Thank you Steve and thank you John.
I did import from a DVD or from similar files on my hard drive.
Bill Hunt's article was useful.
Meantime, I did some more experimentation, and also contacted PE "Chat" desk, which threw some more light on the subject.
I found that as soon as I imported a VOB file to PE, it (sometimes) immediately showed the synchronisation errors. (For some other files, it could be that there were NO sync. problems).
In all cases the VOB file ON THE DVD was fine to start with.
So, with a damaged file within PE, any editing I do thereafter, would also show those same sync errors ? So if I create MPG or AVI or whatever, they will show those same sync errors.
The "chat" desk felt that the issue was with my source DVD material, because it must be missing some "metadata" ?
But, other readers (rather than editors, eg. VLC, ) COULD accept the VOB files without any issues. (Don't forget that at this stage, I am only reading the files in PE. I haven't started any editing yet.)
So, the chat desk recommended another piece of software called Format Factory. With their help, I tried that, and it did fix the problem. But now, I am having to double my work (or worse), to first of all produce an mpg file without sync errors, THEN start to edit those files. If there were 4 VOB files to start with, I could have 4+1 = 5 file manipulations, before I even started editing (the new concatenated mpg file).
So, have I discovered some basic shortcoming of PE (with the handling of metadata) ? There must be a simpler way to avoid sync errors which were not in the original source files ?
First, Premiere (both Pro and Elements) do not handle MPEG Audio perfectly - they like some files, but not all files with MPEG Audio. That makes a VOB a less-than-perfect source file. Still, with a bit of work, one should be able to edit it just fine. One of the factors is that there is a very slight block-size difference between the Encoded Video Stream and the Encode Audio Stream in a muxed MPEG-2 file. That often does not play into things, but can cause slight OOS (Out of Sync) issues. Also, both Premieres need to create all I-Frame files for the Video Stream, which is in GOP (Group of Pictures) structure, so what one sees on the Timeline is really a proxy of the MPEG-2 file's Video Stream. The Audio Stream must also be Conformed to PCM/WAV @ 48KHz 32-bit floating point, to be edited. That Conforming is perfect when one has PCM/WAV @ 48KHz 16-bit for the Audio Stream, but requires more work, when the Audio Stream is MPEG (one reason that some MP3's do not work well in Premiere). Several factors involved here, and a fair amount of work for the program. That is why DV-AVI Type II w/ 48KHz 16-bit PCM/WAV Audio works so perfectly.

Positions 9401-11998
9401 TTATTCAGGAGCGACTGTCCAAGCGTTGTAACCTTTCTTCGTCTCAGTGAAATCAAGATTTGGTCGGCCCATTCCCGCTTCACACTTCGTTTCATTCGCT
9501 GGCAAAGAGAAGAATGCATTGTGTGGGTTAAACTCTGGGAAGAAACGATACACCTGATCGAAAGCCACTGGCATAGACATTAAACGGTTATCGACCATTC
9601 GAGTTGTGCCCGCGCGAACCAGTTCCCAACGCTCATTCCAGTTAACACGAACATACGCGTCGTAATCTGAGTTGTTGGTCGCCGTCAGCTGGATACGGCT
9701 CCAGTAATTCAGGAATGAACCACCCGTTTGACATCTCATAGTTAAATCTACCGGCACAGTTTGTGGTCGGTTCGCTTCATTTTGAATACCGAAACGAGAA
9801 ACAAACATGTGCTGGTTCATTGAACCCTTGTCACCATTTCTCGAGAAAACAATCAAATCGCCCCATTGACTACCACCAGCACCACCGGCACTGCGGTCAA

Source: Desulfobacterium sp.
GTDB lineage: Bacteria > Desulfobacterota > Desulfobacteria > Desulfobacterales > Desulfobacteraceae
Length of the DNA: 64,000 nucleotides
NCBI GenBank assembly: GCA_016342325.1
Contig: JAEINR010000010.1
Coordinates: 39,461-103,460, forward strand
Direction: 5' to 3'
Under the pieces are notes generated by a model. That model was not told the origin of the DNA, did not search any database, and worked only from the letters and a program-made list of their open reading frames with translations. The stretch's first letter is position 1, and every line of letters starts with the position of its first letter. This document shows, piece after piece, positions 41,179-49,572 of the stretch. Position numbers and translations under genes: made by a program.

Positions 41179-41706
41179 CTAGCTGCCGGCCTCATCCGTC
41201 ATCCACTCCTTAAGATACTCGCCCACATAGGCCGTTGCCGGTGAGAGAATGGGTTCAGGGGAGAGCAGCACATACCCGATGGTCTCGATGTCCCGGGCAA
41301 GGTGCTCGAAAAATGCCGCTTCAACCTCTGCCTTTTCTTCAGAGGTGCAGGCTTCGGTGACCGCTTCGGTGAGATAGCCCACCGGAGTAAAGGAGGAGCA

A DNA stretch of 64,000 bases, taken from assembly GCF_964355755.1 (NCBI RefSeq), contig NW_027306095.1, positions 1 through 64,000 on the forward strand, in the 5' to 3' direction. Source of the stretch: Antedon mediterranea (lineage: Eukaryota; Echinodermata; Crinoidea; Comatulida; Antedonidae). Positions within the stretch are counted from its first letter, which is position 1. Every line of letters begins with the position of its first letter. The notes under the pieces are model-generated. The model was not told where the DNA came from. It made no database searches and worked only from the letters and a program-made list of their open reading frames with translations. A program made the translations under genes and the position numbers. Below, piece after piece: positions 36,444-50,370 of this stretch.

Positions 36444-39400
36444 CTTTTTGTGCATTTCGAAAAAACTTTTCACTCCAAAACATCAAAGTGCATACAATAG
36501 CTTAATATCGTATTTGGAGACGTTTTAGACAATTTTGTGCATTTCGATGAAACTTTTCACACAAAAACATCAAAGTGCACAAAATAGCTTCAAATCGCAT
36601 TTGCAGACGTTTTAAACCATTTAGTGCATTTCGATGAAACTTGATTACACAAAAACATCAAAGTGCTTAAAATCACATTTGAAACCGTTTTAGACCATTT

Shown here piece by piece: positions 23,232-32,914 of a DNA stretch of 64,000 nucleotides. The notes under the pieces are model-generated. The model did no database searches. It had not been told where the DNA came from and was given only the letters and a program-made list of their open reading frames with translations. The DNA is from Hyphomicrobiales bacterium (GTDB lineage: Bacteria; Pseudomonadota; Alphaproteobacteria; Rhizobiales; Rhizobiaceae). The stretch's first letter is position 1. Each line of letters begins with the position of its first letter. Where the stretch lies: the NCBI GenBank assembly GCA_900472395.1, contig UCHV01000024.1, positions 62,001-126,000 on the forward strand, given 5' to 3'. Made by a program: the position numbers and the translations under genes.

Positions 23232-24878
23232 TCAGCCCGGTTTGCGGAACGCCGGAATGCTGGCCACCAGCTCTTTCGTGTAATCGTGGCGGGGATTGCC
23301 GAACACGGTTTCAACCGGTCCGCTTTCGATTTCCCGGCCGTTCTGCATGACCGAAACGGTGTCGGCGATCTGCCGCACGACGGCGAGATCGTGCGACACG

Now, fixing OOS might be easy, or might require a bit more work. This article goes into some workflows, that might be helpful: http://forums.adobe.com/thread/436751?tstart=0
I can feel your pain, as I almost went crazy trying to fix OOS in a client's Project. They ONLY had the finished DVD, from which to work. The disc met the DVD-standards, so everything ripped/Imported fine, and when the simple edits were done (IIRC, there were four scenes, that had to be shortened, and then several Titles added), everything played fine in the Timeline. However, when I Transcoded that Timeline to be authored in Adobe Encore, two scenes went OOS. I went back to Premiere, and checked - all perfect there. I tried to judge the number of Frames that the Audio was out, in those scenes, and nudged them, tested, nudged, tested, and no matter what I did, I could never get the output files perfect, when Imported into Encore for authoring to DVD-Video. I tried DV-AVI, and letting Encore set the Transcoding automatically (usually a great way to work), I tried manually setting the Transcoding in Encore. I tried outputting to MPEG-2 from Premiere, and Importing that. No matter what I did, those two scenes were just OOS, and I could not even seem to improve them - it was like they were just locked OOS. I finally did some more editing, to break things up a bit, added a cut-away shot here, and there, and minimized the perceived OOS, but could never get it perfect. It was like trying to pick up quicksilver with a pair of tweezers!